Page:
FOR THE DISTRICT OF COLUMBIA
The United States of America, acting under the direction of the Attorney General of the United States, brings this civil antitrust action to obtain equitable relief and monetary relief in the form of civil penalties against Computer Associates International, Inc. ("CA") and Platinum technology International, inc. ("Platinum"), and alleges as follows:
1. CA and Platinum competed directly and aggressively in numerous software markets, including six mainframe systems management software markets. On March 29, 1999, CA and Platinum entered into an Agreement and Plan of Merger (the "Merger Agreement"), under which CA would acquire Platinum through a $3.5 billion cash tender offer. The acquisition was subject to Section 7A of the Clayton Act, 15 U.S.C. § 18(a), (commonly known as Title II of the Hart-Scott-Rodino Antitrust Improvement Act of 1976 ("HSR Act")), which prohibits certain acquisitions until a notification has been filed with the Department of Justice ("DOJ") and Federal Trade Commission ("FTC") and a prescribed waiting period has expired.
2. The Merger Agreement contained extraordinary "conduct of business" provisions that prevented Platinum from undertaking certain competitive activities during the HSR waiting period without CA's approval, including determining the prices and terms it would offer to its customers. Under the Merger Agreement, Platinum could not, without CA's prior written approval: offer discounts greater than 20% off list prices, vary the terms of customer contracts from an agreed-upon "standard" contract, offer computer consulting services over 30 days at a fixed price, or enter into contracts to provide year 2000 ("Y2K") remediation services. CA was "the sole arbiter" of whether to grant exceptions to these business restrictions during the HSR waiting period and installed a Division Vice President at Platinum headquarters to approve Platinum customer contracts. Platinum conceded in its May 14, 1999, SEC 10-Q filing that the "extremely tight restrictions" on its ability to conduct business without CA's consent "could have a severe detrimental effect" on its business.
3. In addition, during the period that the proposed merger was being reviewed pursuant to the HSR Act, CA reviewed competitively sensitive information about Platinum's customers and business strategy. CA also made day-to-day management decisions, including decisions related to the manner in which Platinum recognized revenues.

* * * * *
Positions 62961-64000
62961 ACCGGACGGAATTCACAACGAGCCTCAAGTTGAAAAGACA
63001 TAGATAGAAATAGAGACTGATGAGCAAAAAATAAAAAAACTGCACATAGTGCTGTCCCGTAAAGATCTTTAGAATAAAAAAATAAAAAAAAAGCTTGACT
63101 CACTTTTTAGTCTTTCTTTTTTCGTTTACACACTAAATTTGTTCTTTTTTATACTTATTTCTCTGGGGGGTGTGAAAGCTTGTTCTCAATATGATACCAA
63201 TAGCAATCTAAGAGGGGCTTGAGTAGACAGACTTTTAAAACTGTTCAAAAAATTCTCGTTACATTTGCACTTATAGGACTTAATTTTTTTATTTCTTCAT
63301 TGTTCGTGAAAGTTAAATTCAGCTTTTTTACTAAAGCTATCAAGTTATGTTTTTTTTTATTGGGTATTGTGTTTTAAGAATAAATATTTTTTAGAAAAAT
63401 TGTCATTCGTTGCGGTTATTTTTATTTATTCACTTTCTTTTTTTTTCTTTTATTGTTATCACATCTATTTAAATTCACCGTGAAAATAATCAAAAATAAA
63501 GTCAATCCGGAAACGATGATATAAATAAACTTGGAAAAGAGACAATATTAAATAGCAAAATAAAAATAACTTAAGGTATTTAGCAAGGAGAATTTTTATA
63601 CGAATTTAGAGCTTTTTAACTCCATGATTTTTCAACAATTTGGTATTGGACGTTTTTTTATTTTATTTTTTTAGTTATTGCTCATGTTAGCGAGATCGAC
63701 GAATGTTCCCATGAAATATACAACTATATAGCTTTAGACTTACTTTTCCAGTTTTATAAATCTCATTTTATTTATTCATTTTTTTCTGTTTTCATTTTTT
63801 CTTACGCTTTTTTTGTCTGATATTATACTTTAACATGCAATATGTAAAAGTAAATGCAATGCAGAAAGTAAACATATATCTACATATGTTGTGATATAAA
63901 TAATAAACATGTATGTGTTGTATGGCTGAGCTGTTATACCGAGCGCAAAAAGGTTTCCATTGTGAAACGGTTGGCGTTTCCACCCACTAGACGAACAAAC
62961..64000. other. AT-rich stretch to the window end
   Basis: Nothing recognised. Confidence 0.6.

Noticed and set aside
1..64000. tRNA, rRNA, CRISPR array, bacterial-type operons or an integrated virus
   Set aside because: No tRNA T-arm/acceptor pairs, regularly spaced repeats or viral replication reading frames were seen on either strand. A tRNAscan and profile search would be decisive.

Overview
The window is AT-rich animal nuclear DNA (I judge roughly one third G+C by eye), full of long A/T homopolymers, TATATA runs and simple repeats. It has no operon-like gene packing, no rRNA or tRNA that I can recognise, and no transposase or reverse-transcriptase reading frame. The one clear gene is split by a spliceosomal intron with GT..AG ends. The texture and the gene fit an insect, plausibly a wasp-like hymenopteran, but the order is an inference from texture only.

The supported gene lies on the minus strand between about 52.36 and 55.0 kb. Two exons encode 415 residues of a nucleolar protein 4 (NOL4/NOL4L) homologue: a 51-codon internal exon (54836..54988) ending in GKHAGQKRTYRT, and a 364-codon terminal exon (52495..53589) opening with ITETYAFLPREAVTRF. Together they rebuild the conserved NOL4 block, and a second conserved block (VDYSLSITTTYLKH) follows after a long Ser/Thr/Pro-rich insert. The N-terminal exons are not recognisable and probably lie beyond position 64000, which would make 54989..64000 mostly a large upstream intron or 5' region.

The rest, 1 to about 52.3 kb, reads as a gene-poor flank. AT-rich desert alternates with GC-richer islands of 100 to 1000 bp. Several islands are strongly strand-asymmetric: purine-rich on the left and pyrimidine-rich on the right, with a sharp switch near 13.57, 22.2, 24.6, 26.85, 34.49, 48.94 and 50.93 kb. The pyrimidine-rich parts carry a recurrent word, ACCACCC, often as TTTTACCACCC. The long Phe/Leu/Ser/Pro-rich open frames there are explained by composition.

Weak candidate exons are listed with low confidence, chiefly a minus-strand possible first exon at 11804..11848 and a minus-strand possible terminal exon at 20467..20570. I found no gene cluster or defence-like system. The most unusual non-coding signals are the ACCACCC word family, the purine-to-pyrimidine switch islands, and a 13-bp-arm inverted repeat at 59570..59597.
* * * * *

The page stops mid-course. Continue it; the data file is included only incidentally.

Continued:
4. The Merger Agreement's prohibition on Platinum's offering discounts greater than 20% off the list price without CA approval deprived the defendants' customers in markets in which both CA and Platinum offered products and services of the benefits of free and open competition. This agreement and the defendants' actions to enforce it violated Section 1 of the Sherman Act.
5. The Merger Agreement and the parties' pre-consummation conduct also violated the HSR Act. The HSR Act is intended to give federal antitrust agencies a fair and reasonable opportunity to investigate certain mergers and to seek judicial intervention, if necessary, to prevent the acquisition of control and consummation of transactions that violate the antitrust laws. The Merger Agreement transferred to CA control of Platinum's essential competitive assets -- the right to independently set prices and other conditions of sale, and the right to decide whether or not to approve contracts proffered by the Platinum sales force -- before expiration of the mandatory HSR waiting period. In addition, CA exercised control over Platinum by reviewing Platinum's competitively sensitive business information and by making numerous day-to-day management decisions. The HSR Act prohibits this type of "gun jumping." CA and Platinum each violated the HSR Act and should be ordered to pay an appropriate civil penalty as provided for by the HSR Act.
6. This Complaint is filed, and these proceedings are instituted under Section 4 of the Sherman Act (15 U.S.C. § 4), to prevent and restrain CA from violating Section 1 of the Sherman Act (15 U.S.C. § 1) and under Section 7A of the Clayton Act (15 U.S.C. § 18a) to recover civil penalties for violations of the HSR Act. This Court has jurisdiction over the defendants and over the subject matter of this action pursuant to Section 7A(g) of the Clayton Act (15 U.S.C. § 18a(g)) and 28 U.S.C. §§ 1331 and 1337.
7. Venue is proper in this judicial district under 15 U.S.C. §22 and 28 U.S.C. § 1391 because defendants during all relevant time periods transacted business and were found here.
8. CA and Platinum are engaged in, and their sale of the software and services described in this Complaint substantially affected, interstate commerce.